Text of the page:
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Collateralization

Guide to Understanding Collateralization

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Collateralization

How Collateralization Works (Step-by-Step)

Collateralization refers to a financing arrangement wherein a borrower is able to secure a loan by offering collateral to de-risk the lending agreement. Otherwise, the borrower would have been unlikely to obtain the loan or would have received more unfavorable terms.

Since the lender has a rightful claim on the collateralized asset if the borrower were to default – i.e. a lien on the collateral – the lender’s downside is further protected.

Collateralization tends to reduce the interest expense charged by lenders since their risk is lowered by the pledged collateral.

Hypothetically, if the borrower were to default on the loan, the lender has a legal claim on the collateral and can sell it to recoup the outstanding balance of the loan (and recover a portion or the entirety of the original loan amount).

How Collateralization Impacts Lender Interest Rates

Senior lenders such as corporate banks are far more likely to require collateral as part of the lending agreement, which is the reason the interest rates charged also tend to be lower than yield-oriented lenders such as issuers of high-yield bonds.

  • Secured Loan → Lower Interest Rates
  • Unsecured Loan → Higher Interest Rates

Because the risk associated with unsecured loans (i.e. subordinated debt) is substantially higher relative to secured loans (i.e. senior debt), the lenders are placed lower in the capital structure and are not protected by any collateral.

In effect, unsecured lenders charge significantly higher interest rates to compensate for the increased risk undertaken by providing financing to the borrower.

In many instances, the lender might demand collateral due to the borrower’s lackluster credit history and risk of default, such as a limited credit history or poor credit score. But in other cases, the lender might be risk-averse and request collateral in exchange for a lower yield, as capital preservation is the lender’s priority rather than achieving the highest yield possible.

Types of Collateralized Loans: Home Mortgages and Auto Loans

The term “collateral” applies to not only corporate borrowers but also consumers. For example, mortgages and auto loans are two of the most common types of secured loans.

If the consumer defaults on the outstanding loan, the lender can seize the house (or real estate property) in a mortgage or the underlying car or automotive asset for the auto loan.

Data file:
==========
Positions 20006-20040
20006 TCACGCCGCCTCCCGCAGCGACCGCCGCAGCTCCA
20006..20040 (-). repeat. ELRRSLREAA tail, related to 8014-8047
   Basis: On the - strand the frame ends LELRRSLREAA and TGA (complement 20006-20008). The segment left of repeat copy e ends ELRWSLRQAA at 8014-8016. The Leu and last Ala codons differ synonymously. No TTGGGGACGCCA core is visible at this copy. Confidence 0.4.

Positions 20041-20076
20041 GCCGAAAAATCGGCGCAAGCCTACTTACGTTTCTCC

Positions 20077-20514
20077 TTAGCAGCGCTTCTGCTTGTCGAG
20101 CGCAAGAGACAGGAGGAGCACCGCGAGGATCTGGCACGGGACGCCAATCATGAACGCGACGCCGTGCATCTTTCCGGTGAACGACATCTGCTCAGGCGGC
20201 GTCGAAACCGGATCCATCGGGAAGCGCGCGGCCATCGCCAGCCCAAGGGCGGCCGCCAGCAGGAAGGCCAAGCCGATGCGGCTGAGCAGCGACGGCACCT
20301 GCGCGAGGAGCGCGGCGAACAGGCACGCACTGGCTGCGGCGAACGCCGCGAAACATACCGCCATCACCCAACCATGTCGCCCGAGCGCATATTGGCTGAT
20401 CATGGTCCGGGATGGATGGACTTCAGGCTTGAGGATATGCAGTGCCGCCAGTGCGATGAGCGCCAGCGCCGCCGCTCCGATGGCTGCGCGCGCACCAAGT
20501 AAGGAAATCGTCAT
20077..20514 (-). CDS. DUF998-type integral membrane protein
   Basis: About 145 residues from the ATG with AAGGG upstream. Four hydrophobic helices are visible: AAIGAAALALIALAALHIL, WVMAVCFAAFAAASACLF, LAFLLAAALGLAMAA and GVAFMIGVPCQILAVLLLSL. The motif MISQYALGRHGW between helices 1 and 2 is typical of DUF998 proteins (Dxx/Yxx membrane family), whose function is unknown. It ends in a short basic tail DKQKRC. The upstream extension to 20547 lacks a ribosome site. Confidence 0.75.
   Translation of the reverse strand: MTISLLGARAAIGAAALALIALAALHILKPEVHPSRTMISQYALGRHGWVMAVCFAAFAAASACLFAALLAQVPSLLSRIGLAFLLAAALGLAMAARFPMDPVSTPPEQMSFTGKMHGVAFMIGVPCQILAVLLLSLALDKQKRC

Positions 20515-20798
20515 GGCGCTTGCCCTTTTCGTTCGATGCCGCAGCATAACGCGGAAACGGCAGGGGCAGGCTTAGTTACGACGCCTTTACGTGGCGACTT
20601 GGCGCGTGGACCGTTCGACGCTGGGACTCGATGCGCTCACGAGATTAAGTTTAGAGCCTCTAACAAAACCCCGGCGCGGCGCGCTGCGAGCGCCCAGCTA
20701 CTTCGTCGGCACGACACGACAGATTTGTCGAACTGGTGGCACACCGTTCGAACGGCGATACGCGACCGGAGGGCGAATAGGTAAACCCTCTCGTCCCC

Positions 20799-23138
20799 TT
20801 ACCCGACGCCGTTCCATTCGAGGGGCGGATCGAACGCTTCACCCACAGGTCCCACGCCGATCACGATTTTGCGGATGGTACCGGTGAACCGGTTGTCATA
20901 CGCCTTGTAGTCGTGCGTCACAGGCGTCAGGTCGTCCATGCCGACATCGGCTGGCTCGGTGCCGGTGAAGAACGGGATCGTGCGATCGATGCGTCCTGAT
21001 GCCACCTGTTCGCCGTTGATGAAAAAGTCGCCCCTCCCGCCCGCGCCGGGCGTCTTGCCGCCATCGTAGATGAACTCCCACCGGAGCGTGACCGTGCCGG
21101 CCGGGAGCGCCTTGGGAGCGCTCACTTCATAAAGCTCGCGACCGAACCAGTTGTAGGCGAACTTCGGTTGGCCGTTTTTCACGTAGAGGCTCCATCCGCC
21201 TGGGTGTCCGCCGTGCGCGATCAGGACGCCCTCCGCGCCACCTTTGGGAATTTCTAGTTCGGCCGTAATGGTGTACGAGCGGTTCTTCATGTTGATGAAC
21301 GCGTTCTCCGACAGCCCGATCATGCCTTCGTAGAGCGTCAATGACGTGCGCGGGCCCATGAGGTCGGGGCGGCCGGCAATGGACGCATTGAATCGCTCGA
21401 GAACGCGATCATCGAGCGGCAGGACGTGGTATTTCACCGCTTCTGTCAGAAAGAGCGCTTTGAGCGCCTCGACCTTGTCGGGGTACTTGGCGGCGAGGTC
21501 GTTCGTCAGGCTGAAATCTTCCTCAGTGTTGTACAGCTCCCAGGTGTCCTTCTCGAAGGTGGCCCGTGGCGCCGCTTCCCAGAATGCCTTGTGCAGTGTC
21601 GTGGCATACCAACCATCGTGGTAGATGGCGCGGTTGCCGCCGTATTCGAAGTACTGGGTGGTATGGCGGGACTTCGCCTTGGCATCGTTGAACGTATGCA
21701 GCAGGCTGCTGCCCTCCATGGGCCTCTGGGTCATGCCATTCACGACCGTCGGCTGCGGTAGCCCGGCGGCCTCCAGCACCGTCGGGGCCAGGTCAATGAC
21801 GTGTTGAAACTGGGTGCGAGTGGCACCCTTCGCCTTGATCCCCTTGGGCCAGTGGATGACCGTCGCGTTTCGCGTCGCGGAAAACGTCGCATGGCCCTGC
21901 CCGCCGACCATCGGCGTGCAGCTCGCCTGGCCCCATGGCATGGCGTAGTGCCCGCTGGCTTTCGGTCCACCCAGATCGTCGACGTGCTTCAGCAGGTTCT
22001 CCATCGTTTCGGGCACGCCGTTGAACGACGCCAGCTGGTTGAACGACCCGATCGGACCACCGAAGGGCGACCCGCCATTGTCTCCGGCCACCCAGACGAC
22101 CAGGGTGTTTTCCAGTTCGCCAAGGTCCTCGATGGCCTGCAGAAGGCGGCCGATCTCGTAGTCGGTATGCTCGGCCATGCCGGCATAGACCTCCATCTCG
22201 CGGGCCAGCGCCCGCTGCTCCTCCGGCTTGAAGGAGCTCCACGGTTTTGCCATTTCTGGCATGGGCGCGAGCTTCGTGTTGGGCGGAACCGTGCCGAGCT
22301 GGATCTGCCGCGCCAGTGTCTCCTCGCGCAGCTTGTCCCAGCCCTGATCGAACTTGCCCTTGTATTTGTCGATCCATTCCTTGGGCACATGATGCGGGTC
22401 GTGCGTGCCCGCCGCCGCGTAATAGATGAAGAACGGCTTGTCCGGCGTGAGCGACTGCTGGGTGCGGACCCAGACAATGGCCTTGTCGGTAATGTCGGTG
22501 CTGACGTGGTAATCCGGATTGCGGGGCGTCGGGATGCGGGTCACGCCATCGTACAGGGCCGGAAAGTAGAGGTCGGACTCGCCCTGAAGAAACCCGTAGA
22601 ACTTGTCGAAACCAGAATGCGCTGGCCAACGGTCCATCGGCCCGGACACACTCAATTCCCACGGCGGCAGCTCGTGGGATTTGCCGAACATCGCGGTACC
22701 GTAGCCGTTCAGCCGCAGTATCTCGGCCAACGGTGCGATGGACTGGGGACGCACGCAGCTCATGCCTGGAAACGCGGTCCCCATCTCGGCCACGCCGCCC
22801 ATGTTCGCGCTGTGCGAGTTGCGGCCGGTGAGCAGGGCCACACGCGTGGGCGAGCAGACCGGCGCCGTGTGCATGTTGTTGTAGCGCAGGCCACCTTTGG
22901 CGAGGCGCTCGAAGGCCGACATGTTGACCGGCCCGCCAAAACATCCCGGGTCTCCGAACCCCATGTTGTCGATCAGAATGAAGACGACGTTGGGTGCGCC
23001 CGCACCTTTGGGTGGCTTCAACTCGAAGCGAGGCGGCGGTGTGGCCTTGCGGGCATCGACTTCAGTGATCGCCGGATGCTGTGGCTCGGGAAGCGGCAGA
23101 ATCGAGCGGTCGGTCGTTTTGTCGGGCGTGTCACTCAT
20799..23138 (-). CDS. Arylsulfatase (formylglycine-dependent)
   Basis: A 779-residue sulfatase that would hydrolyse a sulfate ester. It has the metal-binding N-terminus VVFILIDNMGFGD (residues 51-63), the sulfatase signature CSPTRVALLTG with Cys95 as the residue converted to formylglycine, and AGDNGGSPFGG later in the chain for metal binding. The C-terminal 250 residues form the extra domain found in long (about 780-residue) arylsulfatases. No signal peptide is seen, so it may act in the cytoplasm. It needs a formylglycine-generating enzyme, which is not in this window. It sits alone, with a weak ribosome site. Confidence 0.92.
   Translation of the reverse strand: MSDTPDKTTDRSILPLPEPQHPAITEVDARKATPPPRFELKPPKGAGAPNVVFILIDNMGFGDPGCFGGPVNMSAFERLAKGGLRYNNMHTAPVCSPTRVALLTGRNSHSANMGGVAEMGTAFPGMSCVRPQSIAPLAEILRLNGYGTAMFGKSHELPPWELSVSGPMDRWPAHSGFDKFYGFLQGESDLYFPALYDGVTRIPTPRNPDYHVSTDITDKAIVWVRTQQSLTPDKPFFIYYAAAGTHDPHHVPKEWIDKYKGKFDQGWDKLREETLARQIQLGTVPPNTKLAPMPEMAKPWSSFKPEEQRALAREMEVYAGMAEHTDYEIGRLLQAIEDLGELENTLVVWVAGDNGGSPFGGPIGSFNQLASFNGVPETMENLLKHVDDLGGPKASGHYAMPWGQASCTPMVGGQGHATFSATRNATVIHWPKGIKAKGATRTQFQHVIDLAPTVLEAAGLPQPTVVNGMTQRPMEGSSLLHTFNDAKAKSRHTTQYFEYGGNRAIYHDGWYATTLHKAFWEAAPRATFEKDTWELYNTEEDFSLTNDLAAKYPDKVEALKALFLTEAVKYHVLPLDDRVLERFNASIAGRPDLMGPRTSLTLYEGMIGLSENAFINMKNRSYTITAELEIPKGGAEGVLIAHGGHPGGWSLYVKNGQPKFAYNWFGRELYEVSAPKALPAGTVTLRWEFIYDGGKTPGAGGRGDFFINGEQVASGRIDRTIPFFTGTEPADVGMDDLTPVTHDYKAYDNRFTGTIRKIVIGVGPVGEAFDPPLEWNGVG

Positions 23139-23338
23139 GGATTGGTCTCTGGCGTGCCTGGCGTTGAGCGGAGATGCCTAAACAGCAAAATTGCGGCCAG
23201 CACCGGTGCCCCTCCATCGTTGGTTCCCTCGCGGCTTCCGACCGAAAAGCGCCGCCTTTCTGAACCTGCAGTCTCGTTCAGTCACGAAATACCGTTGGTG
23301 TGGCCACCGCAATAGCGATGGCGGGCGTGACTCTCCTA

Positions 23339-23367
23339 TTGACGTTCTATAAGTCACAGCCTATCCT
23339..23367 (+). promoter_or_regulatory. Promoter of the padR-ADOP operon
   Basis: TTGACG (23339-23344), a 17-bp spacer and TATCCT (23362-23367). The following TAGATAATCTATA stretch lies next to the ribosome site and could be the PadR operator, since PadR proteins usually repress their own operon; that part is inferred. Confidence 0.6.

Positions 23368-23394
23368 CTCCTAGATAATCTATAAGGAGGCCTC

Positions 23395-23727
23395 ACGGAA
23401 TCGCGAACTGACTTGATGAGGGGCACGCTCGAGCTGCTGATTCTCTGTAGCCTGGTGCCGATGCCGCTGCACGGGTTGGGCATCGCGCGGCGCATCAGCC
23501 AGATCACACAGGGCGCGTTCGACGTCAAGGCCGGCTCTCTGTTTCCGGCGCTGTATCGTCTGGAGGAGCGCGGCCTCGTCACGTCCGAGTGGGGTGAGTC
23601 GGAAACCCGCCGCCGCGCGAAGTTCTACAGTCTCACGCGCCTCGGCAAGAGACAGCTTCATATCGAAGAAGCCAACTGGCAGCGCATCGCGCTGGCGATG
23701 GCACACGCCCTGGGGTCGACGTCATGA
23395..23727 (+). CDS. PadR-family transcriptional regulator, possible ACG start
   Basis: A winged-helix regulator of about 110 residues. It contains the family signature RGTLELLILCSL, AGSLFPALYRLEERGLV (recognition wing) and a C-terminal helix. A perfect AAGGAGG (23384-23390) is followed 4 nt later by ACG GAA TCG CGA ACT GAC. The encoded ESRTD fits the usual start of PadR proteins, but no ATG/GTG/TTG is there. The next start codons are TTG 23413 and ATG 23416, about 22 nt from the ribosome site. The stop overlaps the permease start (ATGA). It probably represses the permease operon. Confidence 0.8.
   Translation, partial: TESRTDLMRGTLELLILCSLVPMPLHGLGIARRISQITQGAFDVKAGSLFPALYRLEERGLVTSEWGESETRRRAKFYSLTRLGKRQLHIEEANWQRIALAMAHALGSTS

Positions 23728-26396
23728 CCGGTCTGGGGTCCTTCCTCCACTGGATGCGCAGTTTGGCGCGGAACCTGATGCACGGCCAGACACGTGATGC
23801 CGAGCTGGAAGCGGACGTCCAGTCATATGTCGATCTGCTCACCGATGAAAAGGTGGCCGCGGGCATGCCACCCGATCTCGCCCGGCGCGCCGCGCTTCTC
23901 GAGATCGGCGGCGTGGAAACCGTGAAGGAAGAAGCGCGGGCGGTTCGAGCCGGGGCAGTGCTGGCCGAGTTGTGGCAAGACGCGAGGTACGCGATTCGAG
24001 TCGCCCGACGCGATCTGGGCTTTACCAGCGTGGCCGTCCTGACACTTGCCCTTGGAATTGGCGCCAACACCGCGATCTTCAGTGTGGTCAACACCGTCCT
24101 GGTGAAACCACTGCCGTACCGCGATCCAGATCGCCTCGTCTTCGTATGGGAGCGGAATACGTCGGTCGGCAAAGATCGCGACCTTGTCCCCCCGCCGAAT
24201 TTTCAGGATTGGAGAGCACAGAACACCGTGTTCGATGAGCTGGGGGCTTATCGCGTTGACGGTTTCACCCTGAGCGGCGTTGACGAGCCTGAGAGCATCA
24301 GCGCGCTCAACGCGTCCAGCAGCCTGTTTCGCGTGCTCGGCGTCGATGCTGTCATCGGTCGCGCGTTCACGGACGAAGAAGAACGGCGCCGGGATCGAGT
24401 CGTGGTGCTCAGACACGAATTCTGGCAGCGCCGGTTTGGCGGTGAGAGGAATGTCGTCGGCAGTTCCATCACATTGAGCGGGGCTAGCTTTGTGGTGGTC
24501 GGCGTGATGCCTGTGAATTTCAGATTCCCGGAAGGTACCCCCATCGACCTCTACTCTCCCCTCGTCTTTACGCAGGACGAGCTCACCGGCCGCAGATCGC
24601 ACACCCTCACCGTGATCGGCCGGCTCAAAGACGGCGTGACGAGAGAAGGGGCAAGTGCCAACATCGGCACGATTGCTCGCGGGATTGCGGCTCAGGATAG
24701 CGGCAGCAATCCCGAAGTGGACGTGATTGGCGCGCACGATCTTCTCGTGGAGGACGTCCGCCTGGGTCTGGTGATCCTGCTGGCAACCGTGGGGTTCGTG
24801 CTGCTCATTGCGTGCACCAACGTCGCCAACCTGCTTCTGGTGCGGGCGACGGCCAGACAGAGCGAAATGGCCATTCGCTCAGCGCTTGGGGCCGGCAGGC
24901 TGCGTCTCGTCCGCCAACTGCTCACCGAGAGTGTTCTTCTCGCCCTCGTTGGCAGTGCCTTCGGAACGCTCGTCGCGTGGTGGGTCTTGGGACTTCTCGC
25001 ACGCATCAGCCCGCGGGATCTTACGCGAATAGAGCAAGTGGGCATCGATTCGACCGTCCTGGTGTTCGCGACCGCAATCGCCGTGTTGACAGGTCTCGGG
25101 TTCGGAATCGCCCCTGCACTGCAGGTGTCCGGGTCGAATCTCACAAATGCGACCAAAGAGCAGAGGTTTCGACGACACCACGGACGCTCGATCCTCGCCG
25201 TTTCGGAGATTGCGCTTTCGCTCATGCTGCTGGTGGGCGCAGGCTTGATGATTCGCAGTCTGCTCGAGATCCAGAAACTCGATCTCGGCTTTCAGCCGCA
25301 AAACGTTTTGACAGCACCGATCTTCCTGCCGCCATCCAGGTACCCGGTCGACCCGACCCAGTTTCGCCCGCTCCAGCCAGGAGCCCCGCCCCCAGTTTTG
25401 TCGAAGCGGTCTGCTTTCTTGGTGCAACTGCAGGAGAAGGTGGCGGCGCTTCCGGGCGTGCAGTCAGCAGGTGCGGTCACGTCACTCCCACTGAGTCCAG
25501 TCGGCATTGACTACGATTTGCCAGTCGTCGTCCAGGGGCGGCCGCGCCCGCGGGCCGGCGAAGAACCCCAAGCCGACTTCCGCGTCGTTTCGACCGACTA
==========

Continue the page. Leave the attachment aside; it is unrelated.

While no borrower wants to risk losing possession of their assets, offering collateral as part of a lending agreement is often a last resort and the only method to obtain the asset in question, e.g. the purchase of the home.

On the other hand, lenders desire protection against the risk of default, which is inevitable because unexpected circumstances can occur, whether from a personal matter (e.g. a job loss or a family member passing away) or more related to the economy (i.e. a recession).

With that said, collateralized loans represent a middle-ground resolution that enables the borrower and lender to arrive at an amicable transaction.

Cross Collateralization: Collateral Structured Lending Example

Generally speaking, most lenders only accept assets that are easy to liquidate as collateral.

If the asset’s value is difficult to determine and the demand in the market is questionable, the lender might struggle to sell the collateral and be forced to sell at a steep discount. That would defeat the original intent of the collateral in the first place, which is to serve as protection from incurring monetary losses.

The most common examples of collateral are the following types of assets:

The fact that the asset is valuable to the borrower by itself is insufficient. Rather, the asset pledged as collateral must be marketable to a broad range of potential buyers and not lose much of its original value if it were to be sold.

The collateral demanded and provided as part of the loan agreement is a matter of negotiation between the borrower and the lender, but liquid assets tend to be preferred in close to all transactions.

In certain cases, the collateral pledged in one agreement can also be used as collateral for another obligation, which is referred to as cross-collateralization.

Such arrangements are most common in the real estate sector, where a property can be pledged as collateral for more than one mortgage, i.e. the same piece of collateral is utilized to secure multiple loans, or a mixture of assets is pledged in combination to make the loan less risky.

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